Tires are designed and built with great care to provide thousands of
miles of excellent service. But for maximum benefit, they must be maintained
The most important factors in tire care are:
- Proper Inflation Pressure
- Proper Vehicle Loading
- Regular Inspection
- Good Driving Habits
- Vehicle Conditions
The Benefits of Proper Inflation
With the right amount of air pressure, your tires wear longer, save fuel
and help prevent accidents. The "right amount" of air is the pressure
specified by the vehicle manufacturer for the front and rear tires on your
particular model car or light truck. The correct air pressure is shown on
the tire placard (or sticker) attached to the vehicle door edge, door post,
glove box door or fuel door. If your vehicle doesn't have a placard, check
the owner's manual or consult with the vehicle manufacturer, tire
manufacturer or your local tire dealer for the proper inflation.
The tire placard tells you the maximum vehicle load, the cold tire
pressures and the tire size recommended by the vehicle manufacturer.
If you don't take proper care of your tires, the results can be serious.
Most tire companies are either supplying a handbook or are molding a safety
warning right onto the tire sidewall. A typical warning is shown.
Serious injury may result from tire failure due to underinflation /
overloading. Follow owner's manual or tire placard in vehicle. Explosion of
tire/rim assembly. Only specially trained persons should mount tires.
As you see, it points out that serious injury may result from tire
failure due to underinflation or overloading. Motorists are strongly advised
to follow the vehicle owner's manual or the tire placard in the vehicle for
proper inflation and loading.
Never try to mount your own tires. Only specially trained persons should
mount or demount tires. An explosion of a tire and wheel assembly can result
from improper or careless mounting procedures.
If you do mount your own tires, make sure you have the right equipment,
the right training and the right information before proceeding. Always use a
restraining device when mounting a tire on a rim, and be sure to stay back
from the tire when inflating it. Make sure to follow the inflation
Always replace a tire with another tire of exactly the same bead diameter
designation and suffix letters. For example: A 16" tire goes on a 16" rim.
Never mount a 16" tire on a 16.5" rim. A 16.5" tire goes on a 16.5" rim.
Never mount a 16.5" tire on a 16" rim.
While it is possible to pass a 16" diameter tire over the lip or flanges
of a 16.5" size diameter rim, it cannot be inflated enough to position
itself against the rim flange. If an attempt is made to seat the tire bead
by inflating, the tire bead will break with explosive force and could cause
serious injury or death.
Remember, mounting and demounting tires and wheels should be left to
skilled professionals who are aware of the safety hazards involved and who
have the proper tools and equipment to do the job safely.
Your Own Tire Pressure Gauge
Tires must be properly inflated. Use an accurate tire pressure gauge to
determine your tire pressure. You can't tell when tires are "low," or
underinflated, just by looking. Air meters at service stations may be
inaccurate due to exposure or abuse. You should have your own personal tire
gauge to be sure. Purchase an accurate tire gauge from your tire dealer,
auto supply store or other retailer.
Check tire inflation pressure (including the spare) at least once a month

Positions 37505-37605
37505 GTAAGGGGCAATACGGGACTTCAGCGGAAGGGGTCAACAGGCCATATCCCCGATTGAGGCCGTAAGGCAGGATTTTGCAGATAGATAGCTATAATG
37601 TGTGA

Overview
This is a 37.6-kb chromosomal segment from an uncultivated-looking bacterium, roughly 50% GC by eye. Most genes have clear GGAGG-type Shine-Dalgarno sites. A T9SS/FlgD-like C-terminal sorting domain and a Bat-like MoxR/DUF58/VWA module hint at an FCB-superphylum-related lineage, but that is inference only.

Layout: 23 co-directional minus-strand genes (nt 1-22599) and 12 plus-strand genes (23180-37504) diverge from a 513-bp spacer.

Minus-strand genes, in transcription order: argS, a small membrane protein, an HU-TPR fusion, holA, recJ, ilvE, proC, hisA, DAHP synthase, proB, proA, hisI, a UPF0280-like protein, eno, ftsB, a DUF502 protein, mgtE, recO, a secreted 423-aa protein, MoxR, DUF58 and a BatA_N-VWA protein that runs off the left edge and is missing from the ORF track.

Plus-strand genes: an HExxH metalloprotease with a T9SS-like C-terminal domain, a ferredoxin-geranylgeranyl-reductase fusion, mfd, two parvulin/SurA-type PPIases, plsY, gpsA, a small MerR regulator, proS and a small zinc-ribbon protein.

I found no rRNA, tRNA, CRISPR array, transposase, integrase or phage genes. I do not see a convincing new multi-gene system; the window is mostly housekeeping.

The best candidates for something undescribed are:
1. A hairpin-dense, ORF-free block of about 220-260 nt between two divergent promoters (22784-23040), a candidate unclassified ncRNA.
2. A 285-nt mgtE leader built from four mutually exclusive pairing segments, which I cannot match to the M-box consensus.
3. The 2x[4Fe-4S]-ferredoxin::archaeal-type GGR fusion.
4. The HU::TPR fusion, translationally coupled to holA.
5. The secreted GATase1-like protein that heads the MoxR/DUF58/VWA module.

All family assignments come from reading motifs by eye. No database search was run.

and before every long trip. Tires must be checked when they are cold; that
is, before they have been run a mile. If you must drive over one mile for
air, before you leave home, measure the cold inflation pressure of each tire
and record the actual underinflation amount for each tire.
Upon arriving at the service station, measure each tire's inflation again
and then inflate the warm tire to a level that is equal to this warm
pressure, plus the cold underinflation amount.
Tires lose air normally through the process of permeation. Changes in
outdoor temperature can affect the rate at which your tire loses air. This
change is more pronounced in hot weather. Generally speaking, a tire will
lose one or two pounds of air per month in cool weather, and even more in
warmer weather. Underinflation is the leading cause of tire failure, so
check inflation pressure regularly.
Never "bleed" or reduce air pressure when tires are hot. It is normal for
pressures to build up as a result of driving.
Make sure all tire valves and extensions are equipped with valve caps
with rubber gaskets to keep out dirt and moisture. Have a new valve stem
assembly installed whenever a tire is replaced. Underinflation or
overloading creates excessive heat, and can lead to tire failure, which
could result in vehicle damage and/or serious injury or death. Proper
inflation extends tire life and saves fuel. Maintain the inflation pressure
listed in the vehicle owner's manual or on the tire placard.
Proper Vehicle Loading
In addition to showing the vehicle manufacturer's recommended cold
inflation pressure, the tire placard also shows the maximum load of the
vehicle. Do not overload your vehicle. Remember, baggage carried on top of
any vehicle counts as additional load.
If you are towing a trailer, remember that some of the weight of the
loaded trailer transfers to the towing vehicle. That reduces the load which
can safely be placed in the towing vehicle. The only sure way to prevent
overload is to weigh, axle by axle, the fully loaded vehicle on reliable
Inspect Your Tires Regularly
At least once a month, inspect your tires closely for signs of uneven
Uneven wear patterns may be caused by improper inflation pressures,
misalignment, improper balance or suspension neglect. If not corrected,
further tire damage will occur.
Most likely, the cause can be corrected at your tire dealer or other